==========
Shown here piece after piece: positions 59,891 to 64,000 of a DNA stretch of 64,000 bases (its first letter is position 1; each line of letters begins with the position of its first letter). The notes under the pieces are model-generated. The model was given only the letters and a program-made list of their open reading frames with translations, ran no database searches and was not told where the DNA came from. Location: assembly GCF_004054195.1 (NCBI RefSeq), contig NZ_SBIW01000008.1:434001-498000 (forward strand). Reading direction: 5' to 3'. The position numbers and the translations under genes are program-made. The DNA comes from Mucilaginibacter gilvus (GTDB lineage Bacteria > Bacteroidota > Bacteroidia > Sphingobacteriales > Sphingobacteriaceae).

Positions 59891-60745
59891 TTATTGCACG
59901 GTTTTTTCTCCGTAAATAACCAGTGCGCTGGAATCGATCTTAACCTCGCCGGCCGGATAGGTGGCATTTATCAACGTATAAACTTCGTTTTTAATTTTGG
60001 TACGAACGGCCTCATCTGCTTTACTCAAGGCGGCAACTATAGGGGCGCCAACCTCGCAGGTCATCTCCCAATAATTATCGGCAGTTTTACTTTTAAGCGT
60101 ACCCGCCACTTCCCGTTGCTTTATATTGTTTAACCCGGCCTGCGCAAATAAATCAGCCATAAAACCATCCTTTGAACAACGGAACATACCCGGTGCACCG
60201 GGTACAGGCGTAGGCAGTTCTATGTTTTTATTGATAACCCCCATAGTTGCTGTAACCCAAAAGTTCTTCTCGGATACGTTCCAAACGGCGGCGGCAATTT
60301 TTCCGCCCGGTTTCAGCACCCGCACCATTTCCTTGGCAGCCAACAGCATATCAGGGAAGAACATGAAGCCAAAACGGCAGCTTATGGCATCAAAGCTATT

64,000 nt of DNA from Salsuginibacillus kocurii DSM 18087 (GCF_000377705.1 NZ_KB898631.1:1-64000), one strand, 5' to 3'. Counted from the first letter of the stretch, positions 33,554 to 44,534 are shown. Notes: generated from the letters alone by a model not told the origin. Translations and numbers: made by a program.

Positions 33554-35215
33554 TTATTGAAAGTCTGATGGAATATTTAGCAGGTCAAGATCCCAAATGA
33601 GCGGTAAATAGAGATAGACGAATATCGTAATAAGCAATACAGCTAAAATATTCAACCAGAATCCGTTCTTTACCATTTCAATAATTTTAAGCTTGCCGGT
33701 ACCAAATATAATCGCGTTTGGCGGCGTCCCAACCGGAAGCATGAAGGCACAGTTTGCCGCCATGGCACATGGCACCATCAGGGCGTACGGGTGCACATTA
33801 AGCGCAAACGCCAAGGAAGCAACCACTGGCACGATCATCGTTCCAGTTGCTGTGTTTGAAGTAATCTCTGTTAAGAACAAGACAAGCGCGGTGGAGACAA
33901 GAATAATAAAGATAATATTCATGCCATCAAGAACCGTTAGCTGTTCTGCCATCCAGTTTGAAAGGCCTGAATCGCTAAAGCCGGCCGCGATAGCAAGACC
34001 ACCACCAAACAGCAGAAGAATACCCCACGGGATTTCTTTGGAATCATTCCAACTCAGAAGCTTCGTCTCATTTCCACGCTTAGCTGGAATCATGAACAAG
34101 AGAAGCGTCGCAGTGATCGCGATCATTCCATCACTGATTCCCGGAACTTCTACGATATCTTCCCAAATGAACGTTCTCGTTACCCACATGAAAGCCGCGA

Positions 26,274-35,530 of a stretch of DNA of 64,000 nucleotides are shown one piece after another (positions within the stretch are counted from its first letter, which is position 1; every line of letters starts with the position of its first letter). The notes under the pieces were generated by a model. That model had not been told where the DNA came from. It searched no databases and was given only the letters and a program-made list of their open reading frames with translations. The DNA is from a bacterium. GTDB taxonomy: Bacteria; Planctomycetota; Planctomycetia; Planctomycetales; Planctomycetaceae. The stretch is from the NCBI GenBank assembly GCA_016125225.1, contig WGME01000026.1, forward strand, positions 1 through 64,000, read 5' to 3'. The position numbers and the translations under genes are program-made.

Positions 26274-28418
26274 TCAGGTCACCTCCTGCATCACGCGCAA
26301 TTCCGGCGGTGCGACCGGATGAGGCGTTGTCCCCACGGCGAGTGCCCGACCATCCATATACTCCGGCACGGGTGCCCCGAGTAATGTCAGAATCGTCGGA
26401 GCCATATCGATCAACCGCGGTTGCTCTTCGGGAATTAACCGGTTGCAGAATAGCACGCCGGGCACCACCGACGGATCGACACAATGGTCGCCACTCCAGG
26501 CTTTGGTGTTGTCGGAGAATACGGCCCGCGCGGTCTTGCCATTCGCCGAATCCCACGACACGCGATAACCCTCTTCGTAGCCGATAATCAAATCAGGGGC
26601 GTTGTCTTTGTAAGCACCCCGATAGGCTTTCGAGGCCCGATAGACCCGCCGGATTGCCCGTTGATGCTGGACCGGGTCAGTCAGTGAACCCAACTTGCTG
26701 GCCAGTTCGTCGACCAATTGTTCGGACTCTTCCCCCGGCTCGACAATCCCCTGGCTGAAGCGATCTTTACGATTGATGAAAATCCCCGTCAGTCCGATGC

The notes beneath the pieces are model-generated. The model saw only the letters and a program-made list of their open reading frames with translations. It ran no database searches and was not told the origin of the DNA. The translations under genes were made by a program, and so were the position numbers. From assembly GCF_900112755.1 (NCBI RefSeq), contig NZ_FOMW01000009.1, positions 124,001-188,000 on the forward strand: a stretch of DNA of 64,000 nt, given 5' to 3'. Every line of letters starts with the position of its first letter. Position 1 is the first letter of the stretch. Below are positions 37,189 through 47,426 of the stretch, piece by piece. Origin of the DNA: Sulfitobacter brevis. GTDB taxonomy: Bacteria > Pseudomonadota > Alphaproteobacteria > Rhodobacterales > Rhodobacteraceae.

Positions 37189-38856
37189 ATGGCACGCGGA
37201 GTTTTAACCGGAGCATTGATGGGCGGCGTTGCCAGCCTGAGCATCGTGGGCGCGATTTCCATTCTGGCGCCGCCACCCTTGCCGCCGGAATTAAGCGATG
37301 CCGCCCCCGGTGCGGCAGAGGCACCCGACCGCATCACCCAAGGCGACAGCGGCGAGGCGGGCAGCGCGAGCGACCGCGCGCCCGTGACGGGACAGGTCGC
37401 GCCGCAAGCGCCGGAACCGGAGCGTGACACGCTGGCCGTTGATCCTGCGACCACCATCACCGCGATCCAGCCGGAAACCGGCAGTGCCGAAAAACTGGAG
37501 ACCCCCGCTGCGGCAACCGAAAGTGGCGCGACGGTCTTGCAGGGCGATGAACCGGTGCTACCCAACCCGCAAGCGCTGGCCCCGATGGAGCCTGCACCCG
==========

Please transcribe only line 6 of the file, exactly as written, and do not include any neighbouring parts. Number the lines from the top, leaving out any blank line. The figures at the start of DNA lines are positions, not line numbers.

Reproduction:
60101 ACCCGCCACTTCCCGTTGCTTTATATTGTTTAACCCGGCCTGCGCAAATAAATCAGCCATAAAACCATCCTTTGAACAACGGAACATACCCGGTGCACCG